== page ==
India’s Prime Minister Narendra Modi’s flight touched down at Kyoto, Japan’s old capital, on Saturday to open up warm and friendly ties between the two giants in Asia, which remained dormant since India’s independence in 1947, coupled with Japan’s defeat in World War Two in 1945.
Moving over from war period relations centred around Indian leader Subhas Chandra Bose to Indian Judge Radha Binod Pal’s pro-Japan verdict at Tokyo War Tribunal in 1948, both nations remained on apparent friendly ties in view of the Cold War polemics that stymied the scope beyond aid to New Delhi.
Post-Cold War, India looked forward to more meaningful investments from Japan with its liberlization under the P.V. Narasimha Rao’s government that proved futile owing to Japan’s Near-Shanghai approach to invest and prop its neighbour into a global commercial giant. Japan’s neighbour South Korea, however, moved in to fill the gap and is a visble brand on every Indian street now.
At a time when India is relatively robust with its economy and proved its nuclear status, Japan turned around to extend cooperation to the forgotten friend that too restricted to aid-tied funding of its huge infrastructure demand.
But the year 1996 when India went ahead with its second nuclear tests under the Vajpayee government, attracting double sanctions from Japan should not be forgotten and Japan is still wary about India’s nuclear ambitions though domestically, it has relented its tough stand on ‘Peace Constitution’ recently.
Essentially, India seeks Japan to sign a nuclear pact on the lines of a 2008 deal with the United States that allowed India import US nuclear fuel and technology without giving up its military nuclear program. But Japan is skeptical to do so unless India gives an undertaking that it will not conduct nuclear tests and allow more intrusive inspections of its nuclear installations to ensure that spent fuel is not diverted to make bombs.
While Kyoto agenda will crunch Modi’s scope to visiting cultural glory of Japan besides seeing the ‘Smart City’ model that can be replicated in his vision of making 100 Indian cities ‘smart’ and Varanasi-Kyoto Pact will lead the initiative. Otherwise, his visit to Tokyo on Monday will spell out the real purpose of the visit, which may see both new visionaries of Asia to sign quid-pro-quo agreements in defence with Japan that no longer has a ‘Peace’ Constitution.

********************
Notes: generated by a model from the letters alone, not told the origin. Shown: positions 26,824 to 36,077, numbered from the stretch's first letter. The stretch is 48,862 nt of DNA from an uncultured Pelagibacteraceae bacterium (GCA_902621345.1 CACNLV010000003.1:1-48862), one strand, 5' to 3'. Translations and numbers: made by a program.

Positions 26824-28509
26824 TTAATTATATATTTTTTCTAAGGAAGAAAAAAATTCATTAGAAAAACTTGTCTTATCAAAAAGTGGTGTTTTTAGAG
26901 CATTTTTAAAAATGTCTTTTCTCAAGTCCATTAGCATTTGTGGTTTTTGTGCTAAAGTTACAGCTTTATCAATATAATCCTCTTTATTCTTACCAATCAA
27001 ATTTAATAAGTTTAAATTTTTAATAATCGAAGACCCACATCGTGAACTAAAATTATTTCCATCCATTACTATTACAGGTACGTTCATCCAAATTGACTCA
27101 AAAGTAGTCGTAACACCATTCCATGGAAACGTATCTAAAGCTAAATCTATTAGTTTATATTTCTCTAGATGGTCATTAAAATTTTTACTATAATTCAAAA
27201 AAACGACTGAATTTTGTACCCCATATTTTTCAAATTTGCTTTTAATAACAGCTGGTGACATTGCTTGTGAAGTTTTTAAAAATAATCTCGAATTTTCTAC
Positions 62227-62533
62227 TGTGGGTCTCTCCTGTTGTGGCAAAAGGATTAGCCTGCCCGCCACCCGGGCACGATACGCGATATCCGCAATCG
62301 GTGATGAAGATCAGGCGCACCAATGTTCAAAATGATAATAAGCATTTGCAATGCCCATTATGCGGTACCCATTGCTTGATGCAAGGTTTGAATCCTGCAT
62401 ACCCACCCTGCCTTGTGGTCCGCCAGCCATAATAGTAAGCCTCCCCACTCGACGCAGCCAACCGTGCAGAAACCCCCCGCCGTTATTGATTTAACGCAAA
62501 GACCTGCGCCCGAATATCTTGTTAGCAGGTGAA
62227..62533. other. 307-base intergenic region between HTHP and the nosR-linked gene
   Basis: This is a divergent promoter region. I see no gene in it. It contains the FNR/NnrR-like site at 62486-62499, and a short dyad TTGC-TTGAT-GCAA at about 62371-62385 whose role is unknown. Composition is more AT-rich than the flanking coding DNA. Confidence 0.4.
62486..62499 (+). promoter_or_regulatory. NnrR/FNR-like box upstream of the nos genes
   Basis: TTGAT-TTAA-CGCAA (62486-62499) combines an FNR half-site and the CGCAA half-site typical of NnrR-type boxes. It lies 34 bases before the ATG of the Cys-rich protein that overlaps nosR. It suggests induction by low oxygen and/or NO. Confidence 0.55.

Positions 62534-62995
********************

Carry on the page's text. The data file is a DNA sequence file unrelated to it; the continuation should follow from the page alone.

Narendra Modi, like socres of his predecessors who visited Japan with great hopes but returned empty-handed will soon realize how difficult it is to negotiate with the Japanese, let alone deal diplomatically with them. “I am keenly looking forward to my visit to Japan at the invitation of my good friend, Prime Minister Shinzo Abe, for the annual summit between India and Japan,” Modi said in his statement before the departure.
The words may remain same after the five-day visit but in concrete terms, Modi should know that Japan will not explicity announce any big deals during the visits but years later. ““I am confident that my visit will write a new chapter in the annals of the relations between Asia’s two oldest democracies and take our Strategic and Global Partnership to the next higher level,” says Modi. Diplomatic parlance to it is that no big deal will be signed now.
“New Chapters” in global relations are not written during the first state visits but in the follow up visits and Modi needs to visit Japan every year to achieve that. Mere tweeting in Japanese reflects the fact he is already ill-advised as show off is “un-Japanese behaviour”.
“Deru kui wa utareru” goes the age-old Japanese saying which literally means “the stake that sticks up gets hammered down” or “If you stand out, you will be subjected to criticism”. Always visits to Japan with no hype get the rewards.